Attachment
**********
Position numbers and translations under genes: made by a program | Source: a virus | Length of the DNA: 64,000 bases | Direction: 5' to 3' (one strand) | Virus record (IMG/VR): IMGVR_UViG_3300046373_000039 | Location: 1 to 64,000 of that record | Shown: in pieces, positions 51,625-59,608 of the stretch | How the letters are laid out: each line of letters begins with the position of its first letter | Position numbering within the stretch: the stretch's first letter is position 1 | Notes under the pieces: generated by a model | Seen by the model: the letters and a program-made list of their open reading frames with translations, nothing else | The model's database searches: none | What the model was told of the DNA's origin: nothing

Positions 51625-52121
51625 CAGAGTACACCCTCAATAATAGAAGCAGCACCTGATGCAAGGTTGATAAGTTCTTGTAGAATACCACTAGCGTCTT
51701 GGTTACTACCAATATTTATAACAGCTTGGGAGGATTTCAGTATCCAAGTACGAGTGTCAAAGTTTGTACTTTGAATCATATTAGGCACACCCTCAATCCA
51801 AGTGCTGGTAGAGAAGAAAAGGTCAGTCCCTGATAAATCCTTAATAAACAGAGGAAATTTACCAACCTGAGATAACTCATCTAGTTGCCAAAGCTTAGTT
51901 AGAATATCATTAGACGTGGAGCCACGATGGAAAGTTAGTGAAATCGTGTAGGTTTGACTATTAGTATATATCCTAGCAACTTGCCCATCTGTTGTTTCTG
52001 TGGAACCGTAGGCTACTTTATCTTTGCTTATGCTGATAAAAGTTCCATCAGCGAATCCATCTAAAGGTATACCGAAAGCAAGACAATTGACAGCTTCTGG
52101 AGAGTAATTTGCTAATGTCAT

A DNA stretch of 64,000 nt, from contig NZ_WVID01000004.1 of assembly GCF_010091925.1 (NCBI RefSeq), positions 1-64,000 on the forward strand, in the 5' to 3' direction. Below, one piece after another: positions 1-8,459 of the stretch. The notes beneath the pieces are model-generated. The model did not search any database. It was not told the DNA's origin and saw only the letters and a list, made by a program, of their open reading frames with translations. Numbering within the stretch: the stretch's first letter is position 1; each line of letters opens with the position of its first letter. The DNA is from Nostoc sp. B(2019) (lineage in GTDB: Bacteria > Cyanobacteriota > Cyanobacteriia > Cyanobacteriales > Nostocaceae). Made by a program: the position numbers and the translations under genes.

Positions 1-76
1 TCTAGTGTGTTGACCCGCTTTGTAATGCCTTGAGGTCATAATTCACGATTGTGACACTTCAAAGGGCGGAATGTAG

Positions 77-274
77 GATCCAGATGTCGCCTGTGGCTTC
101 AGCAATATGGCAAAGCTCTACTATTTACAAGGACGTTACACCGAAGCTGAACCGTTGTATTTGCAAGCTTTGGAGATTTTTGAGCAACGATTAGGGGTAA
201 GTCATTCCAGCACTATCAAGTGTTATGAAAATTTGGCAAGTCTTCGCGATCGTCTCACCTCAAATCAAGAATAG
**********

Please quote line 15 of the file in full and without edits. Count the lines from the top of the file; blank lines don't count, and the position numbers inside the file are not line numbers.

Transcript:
201 GTCATTCCAGCACTATCAAGTGTTATGAAAATTTGGCAAGTCTTCGCGATCGTCTCACCTCAAATCAAGAATAG